Why did the Black Death cause the Peasants Revolt?

Why did the Black Death cause the Peasants Revolt?

No peasants could be paid more than the wages paid in 1346. No peasants could leave the village they belonged to. This created great anger amongst the peasants which was to boil over in 1381 with the Peasants Revolt. Hence, it can be argued that the Black Death, at least in part, led to the Peasants’ Revolt.

What were the three main causes of the Peasants Revolt?

Causes of the revolt

  • The Statute of Labourers 1351. This was a law passed at the end of the Black Death to stop the peasants taking advantage of the shortage of workers and demanding more money.
  • Prices. Prices had risen since the Black Death.
  • The young king.
  • The Poll Tax.
  • John Ball and the Church.
  • 1381.

What were the peasants demands in 1381?

Whipped up by the preaching of radical priest John Ball, they were demanding that all men should be free and equal; for less harsh laws; and a fairer distribution of wealth. Soon both Essex and Kent were in revolt. The rebels coordinated their tactics by letter.

What were the outcomes of the Peasants Revolt?

The consequences of the revolt were, therefore, limited, but the poll tax was abandoned, restrictions on labour wages were not strictly enforced, and peasants continued the trend of buying their freedom from serfdom and becoming independent farmers.

What happened on the 15th June 1381?

On 15 June 1381, Tyler and his Kentish forces met with King Richard at Smithfield, outside London. Tyler attacked Newton, but was restrained and arrested by the Lord Mayor of London, William Walworth. Tyler then attempted to stab the mayor, who was saved by his armour.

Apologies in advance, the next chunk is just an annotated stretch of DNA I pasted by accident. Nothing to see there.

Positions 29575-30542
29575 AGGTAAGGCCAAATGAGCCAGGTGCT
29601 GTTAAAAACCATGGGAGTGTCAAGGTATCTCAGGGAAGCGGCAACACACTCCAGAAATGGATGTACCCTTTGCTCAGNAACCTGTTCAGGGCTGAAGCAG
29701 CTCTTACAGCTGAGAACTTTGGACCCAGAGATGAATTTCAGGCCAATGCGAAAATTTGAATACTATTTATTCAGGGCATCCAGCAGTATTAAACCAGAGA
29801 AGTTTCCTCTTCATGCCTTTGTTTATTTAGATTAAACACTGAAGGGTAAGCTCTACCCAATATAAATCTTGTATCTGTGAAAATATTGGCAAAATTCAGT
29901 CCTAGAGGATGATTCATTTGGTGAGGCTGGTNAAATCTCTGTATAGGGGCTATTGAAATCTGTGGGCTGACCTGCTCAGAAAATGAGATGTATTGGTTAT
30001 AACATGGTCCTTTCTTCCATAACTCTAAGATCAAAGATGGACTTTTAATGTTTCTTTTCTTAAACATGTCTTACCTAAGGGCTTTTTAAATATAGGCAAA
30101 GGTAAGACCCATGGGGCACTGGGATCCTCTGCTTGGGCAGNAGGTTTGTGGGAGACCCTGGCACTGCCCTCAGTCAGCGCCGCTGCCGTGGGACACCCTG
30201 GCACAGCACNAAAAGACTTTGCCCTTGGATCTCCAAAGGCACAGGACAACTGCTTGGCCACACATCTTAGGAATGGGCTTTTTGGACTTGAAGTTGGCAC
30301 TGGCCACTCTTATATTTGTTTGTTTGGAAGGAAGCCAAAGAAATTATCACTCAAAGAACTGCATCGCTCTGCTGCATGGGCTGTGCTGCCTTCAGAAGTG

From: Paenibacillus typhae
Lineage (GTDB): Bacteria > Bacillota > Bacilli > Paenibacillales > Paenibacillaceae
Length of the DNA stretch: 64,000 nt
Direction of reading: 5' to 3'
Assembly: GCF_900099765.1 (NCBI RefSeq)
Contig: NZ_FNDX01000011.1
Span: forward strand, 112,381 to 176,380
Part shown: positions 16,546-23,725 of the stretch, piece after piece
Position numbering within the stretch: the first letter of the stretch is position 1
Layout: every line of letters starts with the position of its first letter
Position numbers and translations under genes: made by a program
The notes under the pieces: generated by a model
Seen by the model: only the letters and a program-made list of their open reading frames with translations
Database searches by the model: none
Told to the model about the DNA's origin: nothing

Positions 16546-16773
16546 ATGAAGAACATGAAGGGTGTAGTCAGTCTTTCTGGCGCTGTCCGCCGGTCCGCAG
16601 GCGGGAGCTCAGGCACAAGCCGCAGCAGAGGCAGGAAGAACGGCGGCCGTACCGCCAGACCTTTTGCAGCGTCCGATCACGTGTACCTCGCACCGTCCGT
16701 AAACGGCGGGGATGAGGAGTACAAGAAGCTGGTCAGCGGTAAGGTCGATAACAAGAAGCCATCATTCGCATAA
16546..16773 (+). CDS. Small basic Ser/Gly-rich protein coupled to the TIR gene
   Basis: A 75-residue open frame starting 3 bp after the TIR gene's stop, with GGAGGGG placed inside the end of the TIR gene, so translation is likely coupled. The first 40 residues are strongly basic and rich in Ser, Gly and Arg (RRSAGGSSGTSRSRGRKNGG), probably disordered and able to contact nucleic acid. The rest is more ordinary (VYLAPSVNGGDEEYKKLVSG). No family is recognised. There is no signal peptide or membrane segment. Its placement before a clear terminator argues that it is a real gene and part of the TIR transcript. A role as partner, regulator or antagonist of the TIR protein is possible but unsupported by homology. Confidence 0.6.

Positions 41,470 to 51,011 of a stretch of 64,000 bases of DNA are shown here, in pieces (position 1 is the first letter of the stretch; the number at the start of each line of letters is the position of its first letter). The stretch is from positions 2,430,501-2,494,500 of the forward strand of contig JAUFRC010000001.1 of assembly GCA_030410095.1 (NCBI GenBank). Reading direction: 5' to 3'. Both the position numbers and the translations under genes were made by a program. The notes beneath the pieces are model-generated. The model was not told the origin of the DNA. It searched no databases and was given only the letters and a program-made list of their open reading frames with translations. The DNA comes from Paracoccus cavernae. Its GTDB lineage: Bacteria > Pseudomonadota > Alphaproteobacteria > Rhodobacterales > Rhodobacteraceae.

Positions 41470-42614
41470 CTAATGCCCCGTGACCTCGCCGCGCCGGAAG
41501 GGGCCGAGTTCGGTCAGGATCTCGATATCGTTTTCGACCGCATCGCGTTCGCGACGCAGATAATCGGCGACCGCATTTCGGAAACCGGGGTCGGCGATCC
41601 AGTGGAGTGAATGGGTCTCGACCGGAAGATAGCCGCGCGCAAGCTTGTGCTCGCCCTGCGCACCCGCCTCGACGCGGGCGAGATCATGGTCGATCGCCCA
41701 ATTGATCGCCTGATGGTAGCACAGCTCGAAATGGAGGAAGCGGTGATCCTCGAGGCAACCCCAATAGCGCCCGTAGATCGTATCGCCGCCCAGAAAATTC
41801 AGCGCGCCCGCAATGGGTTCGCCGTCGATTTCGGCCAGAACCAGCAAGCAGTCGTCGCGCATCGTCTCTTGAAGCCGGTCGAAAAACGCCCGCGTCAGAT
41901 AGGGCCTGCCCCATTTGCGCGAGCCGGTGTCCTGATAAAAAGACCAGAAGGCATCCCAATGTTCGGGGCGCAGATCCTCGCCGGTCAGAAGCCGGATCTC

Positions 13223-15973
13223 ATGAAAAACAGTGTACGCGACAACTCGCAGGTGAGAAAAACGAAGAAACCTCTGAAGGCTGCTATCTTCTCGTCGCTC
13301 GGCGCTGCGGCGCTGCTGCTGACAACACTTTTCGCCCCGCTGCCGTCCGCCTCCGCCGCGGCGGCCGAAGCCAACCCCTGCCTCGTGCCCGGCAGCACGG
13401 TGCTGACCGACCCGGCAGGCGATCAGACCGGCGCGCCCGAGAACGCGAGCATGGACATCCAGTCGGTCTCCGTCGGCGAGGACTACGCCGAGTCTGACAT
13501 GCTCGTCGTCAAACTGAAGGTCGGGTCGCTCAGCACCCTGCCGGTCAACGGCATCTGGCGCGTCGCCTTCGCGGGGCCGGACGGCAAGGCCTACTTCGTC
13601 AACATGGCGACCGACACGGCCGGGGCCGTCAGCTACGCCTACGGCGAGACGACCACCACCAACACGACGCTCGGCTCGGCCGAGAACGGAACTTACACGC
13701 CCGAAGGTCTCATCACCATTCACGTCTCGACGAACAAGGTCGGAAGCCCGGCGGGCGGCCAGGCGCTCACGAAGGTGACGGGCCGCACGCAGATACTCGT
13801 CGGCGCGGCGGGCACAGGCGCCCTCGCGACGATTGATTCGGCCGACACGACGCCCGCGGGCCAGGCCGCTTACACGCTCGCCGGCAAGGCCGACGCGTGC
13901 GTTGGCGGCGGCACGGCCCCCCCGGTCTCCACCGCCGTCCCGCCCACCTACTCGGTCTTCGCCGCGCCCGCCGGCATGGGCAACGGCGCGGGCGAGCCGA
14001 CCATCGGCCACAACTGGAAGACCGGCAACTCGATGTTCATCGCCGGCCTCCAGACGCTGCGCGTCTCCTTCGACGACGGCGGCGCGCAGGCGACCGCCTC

Why were the peasants unhappy about the poll tax?

The government raised Poll Taxes in 1377 and again in 1379. It is believed that many villein’s feared that the rights and pay that had been acquired following the Black Death could be taken away from them. As taxes were being increased, there was reason to believe that their liberties could be restricted again.

What happened to the heads of the rebels?

Whilst this meeting was taking place however, some of the rebels marched on the Tower of London and murdered Simon Sudbury, the Archbishop of Canterbury and Robert Hales, the Treasurer – their heads were cut off on Tower Hill.

What did the king say to the rebels?

The king’s attitude towards the rebels is well known. “Rustics you were and rustics you are still,” the chronicler Thomas Walsingham reports him saying later to an Essex deputation seeking confirmation of their liberties. “You will remain in bondage, not as before but incomparably harsher.

Did the Peasants Revolt end serfdom?

The final trigger for the revolt was the intervention of a royal official, John Bampton, in Essex on 30 May 1381. The rebels sought a reduction in taxation, an end to the system of unfree labour known as serfdom, and the removal of the King’s senior officials and law courts.